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Post by fossiltooth » Fri Mar 28, 2008 8:12 am

I'm starting to get bored of people complaining about digital mixing! It's soooo 2005. :wink: But I guess I can understand. It used to mystify me too. I mix ITB for my clients very often these days. Sure, I use an analog summing system most of the time, but I don't need to in order to make things sound real and (I hate this word) "warm".

Sure, I like mixing on consoles, but more for speed, workflow and inspiration reasons than for "sound quality". Digital does take a little more massaging to sound and feel "real", especially if you're dealing with blandly tracked, heavily close mic'd recordings. But, once you start to figure it out, it's no big issue at all.

If you aren't using any outboard, you just need to find decent sounding digital warmifiers. Sometimes you'll need two tools to do the job of outboard piece. For instance, if you want an earthy sounding compressor, a UAD La2a won't do it by itself. It won't impart any of the subtle saturation and tonal color or a real La2a. You have to listen to hear what's missing. That's the beauty of an La2a or an 1176 or a fairchild or even a dbx160. It's also just about the compression characteristics. It's about the stuff they accidentally do to the tone. Most plugins don't do it all well. I often use two compressors on the ITB mixbus (A trick blatantly stolen from Charles Dye) to get the results I'm used to on a console.

Sufjan Steven's "..Illinois" was all 16 bit digital. Give up the fight already. Use exclusively analog systems if you prefer them for whatever reasons. Certian projects scream out for Tape and a console, no doubt about it. I'm just tired of hearing people suggest that ITB really sucks or that it's an uphill battle to make ITB sound good. It's not. You just have to learn how to mix. It takes deliberate action to make ITB sound gelled, old school and familiar. But it also takes deliberate action to make many tape machines and consoles sound clear, open, and articulate. Same difference! I've heard plenty of terrible sounding mixes coming from all analog studios. It's not about the gear! Hooray TapeOp!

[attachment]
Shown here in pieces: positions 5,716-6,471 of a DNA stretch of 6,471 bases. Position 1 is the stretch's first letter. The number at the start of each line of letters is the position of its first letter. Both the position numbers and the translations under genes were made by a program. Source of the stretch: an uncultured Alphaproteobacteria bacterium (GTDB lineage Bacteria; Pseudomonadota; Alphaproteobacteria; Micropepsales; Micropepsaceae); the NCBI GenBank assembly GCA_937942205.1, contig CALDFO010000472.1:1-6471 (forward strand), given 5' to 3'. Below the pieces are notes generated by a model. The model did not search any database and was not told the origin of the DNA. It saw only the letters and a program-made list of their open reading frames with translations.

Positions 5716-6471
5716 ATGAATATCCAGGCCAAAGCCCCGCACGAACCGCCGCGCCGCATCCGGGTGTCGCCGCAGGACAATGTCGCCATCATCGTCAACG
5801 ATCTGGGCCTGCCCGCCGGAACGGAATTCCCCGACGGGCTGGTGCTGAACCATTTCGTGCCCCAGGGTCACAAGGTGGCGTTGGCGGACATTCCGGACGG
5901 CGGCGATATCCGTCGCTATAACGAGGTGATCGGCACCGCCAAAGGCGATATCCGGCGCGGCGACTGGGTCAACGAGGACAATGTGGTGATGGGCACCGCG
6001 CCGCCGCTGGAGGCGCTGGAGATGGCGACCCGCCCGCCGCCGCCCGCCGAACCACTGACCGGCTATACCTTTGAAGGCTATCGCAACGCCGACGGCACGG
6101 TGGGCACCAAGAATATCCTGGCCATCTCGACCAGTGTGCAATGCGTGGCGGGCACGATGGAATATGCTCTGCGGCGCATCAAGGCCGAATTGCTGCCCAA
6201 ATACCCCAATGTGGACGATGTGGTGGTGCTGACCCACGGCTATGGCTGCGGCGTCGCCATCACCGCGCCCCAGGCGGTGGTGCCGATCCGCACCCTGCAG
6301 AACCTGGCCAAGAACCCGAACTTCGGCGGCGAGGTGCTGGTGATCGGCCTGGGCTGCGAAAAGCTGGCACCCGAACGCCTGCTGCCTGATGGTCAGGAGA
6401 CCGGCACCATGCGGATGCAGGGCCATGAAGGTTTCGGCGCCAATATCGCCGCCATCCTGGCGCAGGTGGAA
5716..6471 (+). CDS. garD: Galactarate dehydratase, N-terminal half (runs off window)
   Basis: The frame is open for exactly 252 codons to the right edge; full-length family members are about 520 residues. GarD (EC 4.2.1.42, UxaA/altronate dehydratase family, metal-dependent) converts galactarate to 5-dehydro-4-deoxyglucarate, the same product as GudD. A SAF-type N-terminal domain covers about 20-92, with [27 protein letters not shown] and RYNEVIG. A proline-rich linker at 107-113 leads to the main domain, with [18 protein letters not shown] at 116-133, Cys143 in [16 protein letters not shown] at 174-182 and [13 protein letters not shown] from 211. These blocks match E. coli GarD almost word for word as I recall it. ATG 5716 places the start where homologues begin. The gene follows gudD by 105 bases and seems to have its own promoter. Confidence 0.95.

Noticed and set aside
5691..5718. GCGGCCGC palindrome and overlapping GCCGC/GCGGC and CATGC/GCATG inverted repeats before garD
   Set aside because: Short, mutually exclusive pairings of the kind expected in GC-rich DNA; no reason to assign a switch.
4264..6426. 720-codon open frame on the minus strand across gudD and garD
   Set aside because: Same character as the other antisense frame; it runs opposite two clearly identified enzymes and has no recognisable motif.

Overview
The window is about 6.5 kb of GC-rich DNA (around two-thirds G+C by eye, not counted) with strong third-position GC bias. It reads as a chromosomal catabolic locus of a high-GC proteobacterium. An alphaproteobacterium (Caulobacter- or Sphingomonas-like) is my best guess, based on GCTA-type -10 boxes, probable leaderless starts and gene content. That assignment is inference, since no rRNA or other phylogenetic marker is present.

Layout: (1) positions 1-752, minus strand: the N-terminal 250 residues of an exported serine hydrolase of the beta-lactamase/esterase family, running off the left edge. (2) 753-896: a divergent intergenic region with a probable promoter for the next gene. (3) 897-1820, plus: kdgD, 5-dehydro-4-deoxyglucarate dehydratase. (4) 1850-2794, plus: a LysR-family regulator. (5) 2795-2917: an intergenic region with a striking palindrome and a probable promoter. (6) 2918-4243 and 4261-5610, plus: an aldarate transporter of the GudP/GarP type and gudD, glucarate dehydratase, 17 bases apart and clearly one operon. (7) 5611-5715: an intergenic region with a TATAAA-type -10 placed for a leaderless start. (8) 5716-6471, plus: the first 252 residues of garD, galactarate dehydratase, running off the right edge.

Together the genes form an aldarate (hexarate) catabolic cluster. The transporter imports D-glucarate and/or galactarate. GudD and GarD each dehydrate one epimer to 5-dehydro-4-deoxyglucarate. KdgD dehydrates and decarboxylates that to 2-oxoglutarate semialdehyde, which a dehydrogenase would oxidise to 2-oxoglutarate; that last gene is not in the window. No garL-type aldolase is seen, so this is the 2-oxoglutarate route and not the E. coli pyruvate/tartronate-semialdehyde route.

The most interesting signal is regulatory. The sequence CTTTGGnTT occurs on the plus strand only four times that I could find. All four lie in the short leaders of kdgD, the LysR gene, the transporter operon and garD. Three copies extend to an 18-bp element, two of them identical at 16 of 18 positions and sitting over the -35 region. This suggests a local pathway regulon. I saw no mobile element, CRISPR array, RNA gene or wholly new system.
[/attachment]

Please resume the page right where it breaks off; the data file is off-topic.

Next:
Sure, I prefer outboard EQs and compressors (and consoles) much of the time, but only because they get me where I want to be going more quickly. However, given decent monitoring, a good mix engineer can do more with a fairly basic plugins than a novice could with a vintage neve or SSL with Michael Brauer's racks in the room.

When I'm mixing ITB, I'm doing so in an environment where speed and effeciency is not a fiscal necessity... so I don't worty about speed! I'm certain that most people who mix ITB are in a similar boat. I pull out the mouse when it makes sense for the project. Mixing ITB has allowed me to accomodate the tiny budgets and neurotic minds of some really great self-recording musicians. The fact that I can mix around better paying sessions, and come back to mixes is a life saver. There's a lot of truly amazing independent projects that I would completely miss out on if it wasn't for my mouse and monitor. A lot of these people would be forced to mix themselves (not fun!) or hire total hacks if I was unable to accommodate them.

For all these reasons I begrudingly say: "I love the box!"
Last edited by fossiltooth on Sat May 31, 2008 11:38 am, edited 1 time in total.

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Post by chris harris » Fri Mar 28, 2008 8:22 am

fossiltooth wrote:I'm just tired of hearing people suggest that ITB really sucks or that it's an uphill battle to make ITB sound good. It's not.